Graduation into Sustainable Livelihoods

 

As of March 30, 2015, the website graduation.cgap.org will no longer be active. In the future, information from CGAP about the CGAP-Ford Foundation Graduation Program can be found here on CGAP.org; for more publications and resources from our partners, please visit the Microfinance Gateway. Should you have any questions or need help finding information, please contact Melissa Victor at graduation@worldbank.org.

Thanks to your many contributions, we have been able to maintain an active Community of Practice, bringing together professionals from a variety of sectors around the common interest in helping vulnerable populations attain sustainable livelihoods and climb the ladder of economic mobility. Help us keep the conversation going!

In early 2013, the World Bank set its twin goals of eradicating extreme poverty and promoting shared prosperity by 2030. According to World Bank data, nearly 1.2 billion people are still living below the extreme poverty line with an income of US$1.25 or less a day. The poorest are a very separate segment from the “not so poor”—with many disparities between these two groups. Context is crucial, but there are some overall characteristics of extreme poverty. Food insecurity, unreliable incomes, and a lack of assets and land ownership are shared features of extreme poverty. Beyond “measurable” household characteristics, family dynamics with high dependent/earner ratios, poor access to social networks, and lack of self-confidence tend to mark the difference between the extreme poor and those somewhat better off.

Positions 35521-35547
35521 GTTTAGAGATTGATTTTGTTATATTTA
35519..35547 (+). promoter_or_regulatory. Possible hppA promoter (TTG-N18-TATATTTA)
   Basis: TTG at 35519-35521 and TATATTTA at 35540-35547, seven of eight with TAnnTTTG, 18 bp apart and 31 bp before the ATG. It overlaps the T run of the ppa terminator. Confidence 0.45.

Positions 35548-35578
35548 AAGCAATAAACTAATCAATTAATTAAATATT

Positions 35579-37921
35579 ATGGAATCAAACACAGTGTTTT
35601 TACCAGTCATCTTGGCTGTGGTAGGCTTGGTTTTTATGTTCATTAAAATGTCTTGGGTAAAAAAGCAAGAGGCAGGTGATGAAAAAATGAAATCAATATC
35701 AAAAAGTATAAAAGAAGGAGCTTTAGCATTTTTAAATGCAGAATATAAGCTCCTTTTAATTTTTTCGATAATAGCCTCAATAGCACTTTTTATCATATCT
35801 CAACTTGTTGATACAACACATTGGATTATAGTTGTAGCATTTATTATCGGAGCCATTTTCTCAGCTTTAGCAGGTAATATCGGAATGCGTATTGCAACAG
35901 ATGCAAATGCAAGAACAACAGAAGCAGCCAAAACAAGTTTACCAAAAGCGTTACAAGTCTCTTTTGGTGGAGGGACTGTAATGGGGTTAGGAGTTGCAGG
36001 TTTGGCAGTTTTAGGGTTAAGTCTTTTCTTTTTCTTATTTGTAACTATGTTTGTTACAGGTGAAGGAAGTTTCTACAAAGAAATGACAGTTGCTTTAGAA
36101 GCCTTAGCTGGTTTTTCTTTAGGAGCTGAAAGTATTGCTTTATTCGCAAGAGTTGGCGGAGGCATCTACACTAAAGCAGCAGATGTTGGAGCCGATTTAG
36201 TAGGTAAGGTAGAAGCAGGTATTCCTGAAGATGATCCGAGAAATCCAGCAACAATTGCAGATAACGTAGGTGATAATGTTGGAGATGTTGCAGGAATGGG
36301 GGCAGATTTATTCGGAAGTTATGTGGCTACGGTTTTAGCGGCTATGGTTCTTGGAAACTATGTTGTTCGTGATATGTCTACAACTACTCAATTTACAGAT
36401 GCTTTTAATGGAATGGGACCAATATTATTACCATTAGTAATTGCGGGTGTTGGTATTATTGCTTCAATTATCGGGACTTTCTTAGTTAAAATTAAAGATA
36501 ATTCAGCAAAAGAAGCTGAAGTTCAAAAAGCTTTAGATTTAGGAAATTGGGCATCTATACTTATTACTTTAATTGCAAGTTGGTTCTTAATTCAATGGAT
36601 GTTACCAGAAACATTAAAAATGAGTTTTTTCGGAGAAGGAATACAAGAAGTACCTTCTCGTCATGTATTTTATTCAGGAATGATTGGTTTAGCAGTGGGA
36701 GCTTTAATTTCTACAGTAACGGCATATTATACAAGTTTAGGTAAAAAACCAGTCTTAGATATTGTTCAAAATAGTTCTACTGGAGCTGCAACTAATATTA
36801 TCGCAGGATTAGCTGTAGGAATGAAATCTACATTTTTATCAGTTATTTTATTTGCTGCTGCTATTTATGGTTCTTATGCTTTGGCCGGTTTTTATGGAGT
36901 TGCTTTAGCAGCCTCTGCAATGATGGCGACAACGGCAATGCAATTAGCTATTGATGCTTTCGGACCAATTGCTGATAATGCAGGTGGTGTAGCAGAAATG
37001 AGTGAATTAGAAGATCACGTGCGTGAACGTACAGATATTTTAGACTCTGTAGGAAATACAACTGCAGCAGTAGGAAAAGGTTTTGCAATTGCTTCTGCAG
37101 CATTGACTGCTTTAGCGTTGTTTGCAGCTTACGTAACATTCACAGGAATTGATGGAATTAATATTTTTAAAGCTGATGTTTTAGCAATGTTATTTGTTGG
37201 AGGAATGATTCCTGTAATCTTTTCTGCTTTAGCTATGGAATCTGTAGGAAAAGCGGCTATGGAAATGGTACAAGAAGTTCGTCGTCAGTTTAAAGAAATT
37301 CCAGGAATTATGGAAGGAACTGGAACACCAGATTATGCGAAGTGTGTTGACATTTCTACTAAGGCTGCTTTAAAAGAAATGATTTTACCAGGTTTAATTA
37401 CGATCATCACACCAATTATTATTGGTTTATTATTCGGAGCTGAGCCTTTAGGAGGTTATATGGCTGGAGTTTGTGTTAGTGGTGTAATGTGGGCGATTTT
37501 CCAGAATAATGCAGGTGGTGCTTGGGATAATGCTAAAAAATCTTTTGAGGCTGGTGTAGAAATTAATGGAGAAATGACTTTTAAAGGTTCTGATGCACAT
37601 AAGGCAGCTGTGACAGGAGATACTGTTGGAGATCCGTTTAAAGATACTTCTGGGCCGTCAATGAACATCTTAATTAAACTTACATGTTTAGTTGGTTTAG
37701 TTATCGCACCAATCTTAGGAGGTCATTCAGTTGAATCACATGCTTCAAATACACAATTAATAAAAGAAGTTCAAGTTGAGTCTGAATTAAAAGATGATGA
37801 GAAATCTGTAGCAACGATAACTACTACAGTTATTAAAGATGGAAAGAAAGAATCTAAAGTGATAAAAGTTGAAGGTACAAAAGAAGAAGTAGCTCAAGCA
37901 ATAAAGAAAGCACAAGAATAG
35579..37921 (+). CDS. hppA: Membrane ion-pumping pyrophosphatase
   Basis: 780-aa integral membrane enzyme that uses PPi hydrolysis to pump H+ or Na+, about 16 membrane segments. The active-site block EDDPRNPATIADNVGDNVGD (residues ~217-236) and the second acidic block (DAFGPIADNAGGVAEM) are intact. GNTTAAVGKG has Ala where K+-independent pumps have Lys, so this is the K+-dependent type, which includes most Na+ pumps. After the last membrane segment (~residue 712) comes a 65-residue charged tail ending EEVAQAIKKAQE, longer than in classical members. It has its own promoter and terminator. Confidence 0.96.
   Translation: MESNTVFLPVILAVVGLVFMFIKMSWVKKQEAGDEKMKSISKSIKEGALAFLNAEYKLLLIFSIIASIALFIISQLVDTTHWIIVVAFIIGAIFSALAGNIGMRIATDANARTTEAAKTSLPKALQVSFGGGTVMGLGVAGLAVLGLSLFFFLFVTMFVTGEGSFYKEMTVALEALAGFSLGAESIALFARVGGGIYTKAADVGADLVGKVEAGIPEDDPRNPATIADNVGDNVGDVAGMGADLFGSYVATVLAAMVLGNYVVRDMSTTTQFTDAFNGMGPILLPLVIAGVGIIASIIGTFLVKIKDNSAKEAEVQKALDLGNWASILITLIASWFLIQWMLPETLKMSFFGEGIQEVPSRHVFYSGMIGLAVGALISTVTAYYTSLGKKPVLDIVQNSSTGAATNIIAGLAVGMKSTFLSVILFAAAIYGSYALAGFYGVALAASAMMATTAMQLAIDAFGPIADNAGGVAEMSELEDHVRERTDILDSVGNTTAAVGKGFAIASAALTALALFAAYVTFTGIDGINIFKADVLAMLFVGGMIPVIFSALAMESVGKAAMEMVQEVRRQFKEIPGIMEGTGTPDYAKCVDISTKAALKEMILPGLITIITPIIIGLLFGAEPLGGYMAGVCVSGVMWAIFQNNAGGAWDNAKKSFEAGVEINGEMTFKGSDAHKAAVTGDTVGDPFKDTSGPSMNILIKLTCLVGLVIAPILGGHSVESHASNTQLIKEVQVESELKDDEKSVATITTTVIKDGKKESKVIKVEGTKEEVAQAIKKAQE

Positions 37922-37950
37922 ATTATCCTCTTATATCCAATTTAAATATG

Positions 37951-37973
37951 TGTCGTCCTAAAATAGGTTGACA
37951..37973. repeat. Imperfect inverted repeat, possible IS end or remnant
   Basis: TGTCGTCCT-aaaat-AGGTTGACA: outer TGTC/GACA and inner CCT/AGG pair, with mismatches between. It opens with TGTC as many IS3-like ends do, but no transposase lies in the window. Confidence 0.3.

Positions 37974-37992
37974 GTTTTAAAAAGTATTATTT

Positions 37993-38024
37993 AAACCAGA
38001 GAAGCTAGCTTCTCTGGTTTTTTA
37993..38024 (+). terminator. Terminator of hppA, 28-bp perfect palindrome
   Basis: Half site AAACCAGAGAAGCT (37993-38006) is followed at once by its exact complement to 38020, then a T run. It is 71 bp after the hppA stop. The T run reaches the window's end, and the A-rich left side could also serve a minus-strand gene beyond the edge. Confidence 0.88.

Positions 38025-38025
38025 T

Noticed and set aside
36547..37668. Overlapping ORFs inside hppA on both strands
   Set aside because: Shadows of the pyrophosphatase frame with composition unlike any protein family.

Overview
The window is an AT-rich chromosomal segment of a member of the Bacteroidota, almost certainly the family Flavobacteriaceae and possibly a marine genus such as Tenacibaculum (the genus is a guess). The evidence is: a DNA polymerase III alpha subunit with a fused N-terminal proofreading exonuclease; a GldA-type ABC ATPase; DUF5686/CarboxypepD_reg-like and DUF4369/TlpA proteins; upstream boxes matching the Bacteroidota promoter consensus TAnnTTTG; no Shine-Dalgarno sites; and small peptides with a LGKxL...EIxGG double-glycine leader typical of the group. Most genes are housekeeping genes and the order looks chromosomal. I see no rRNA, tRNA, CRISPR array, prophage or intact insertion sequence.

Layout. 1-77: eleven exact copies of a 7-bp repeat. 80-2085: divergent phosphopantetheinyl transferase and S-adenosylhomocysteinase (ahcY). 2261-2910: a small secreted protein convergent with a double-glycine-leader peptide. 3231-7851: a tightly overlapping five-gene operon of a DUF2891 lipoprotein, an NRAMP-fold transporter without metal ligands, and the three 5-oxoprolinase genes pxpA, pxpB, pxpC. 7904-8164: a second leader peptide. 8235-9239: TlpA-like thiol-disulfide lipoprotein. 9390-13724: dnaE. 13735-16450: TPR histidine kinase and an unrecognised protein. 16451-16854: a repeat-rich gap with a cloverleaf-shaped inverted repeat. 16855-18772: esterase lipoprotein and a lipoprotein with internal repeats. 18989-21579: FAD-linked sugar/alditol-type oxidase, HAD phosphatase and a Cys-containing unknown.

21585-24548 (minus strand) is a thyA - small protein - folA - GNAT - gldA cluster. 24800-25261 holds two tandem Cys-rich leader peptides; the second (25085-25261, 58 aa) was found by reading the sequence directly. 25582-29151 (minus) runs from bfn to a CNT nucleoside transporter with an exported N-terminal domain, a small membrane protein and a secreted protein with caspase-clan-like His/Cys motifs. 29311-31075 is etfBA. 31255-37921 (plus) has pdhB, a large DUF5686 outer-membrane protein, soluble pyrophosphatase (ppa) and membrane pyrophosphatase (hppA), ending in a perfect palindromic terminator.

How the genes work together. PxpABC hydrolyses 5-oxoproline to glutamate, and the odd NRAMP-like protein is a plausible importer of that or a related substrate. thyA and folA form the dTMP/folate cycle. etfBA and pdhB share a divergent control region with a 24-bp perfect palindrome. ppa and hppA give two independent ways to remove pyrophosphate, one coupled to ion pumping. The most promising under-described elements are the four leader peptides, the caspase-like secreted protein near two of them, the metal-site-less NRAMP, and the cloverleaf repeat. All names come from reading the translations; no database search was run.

With a few notable exceptions, both microfinance and livelihoods programs typically do not reach the extreme poor. Interventions that do manage to make this oft-invisible population visible, however, can have lasting impact.

One such program was pioneered by BRAC in Bangladesh. Their “Challenging the Frontiers of Poverty Reduction-Targeting the Ultra Poor” program proved to help families move, or “graduate,” from extreme poverty into food security and sustainable livelihoods. Its success prompted CGAP to study and write extensively about the approach and how it might be adopted in other parts of the world.

A Peruvian woman who benefits from social protection programs.
Photo Credit: Michael Rizzo

To gauge the universality of the BRAC model, CGAP and the Ford Foundation launched a partnership in 2006, testing and adapting the approach through 10 pilot programs in eight different countries: Ethiopia, Ghana, Haiti, Honduras, India, Pakistan, Peru and Yemen. We were intrigued by the idea that with the right mix of interventions, offered in the right sequence, the extreme poor could “graduate” from extreme poverty into a sustainable livelihood within a defined time period. The CGAP-Ford Foundation Graduation Program begins with consumption support, mindful that part of what it means to be extremely poor is that the person is so overwhelmed by survival-level issues such as food security that she cannot meaningfully tackle any longer- term livelihood strategies. Once those basic needs have been met, participants receive support in saving money (a vital tool in managing risks), technical skills training, asset transfers (generally in-kind assets such as livestock), and intensive life skills coaching. All Graduation Program pilots have a robust learning and evaluation agenda with qualitative research. It includes a “life histories” approach and ethnographic methods, which offer a more granular understanding of the process of change in pilot participants’ lives and behaviors, as well as randomized controlled evaluations.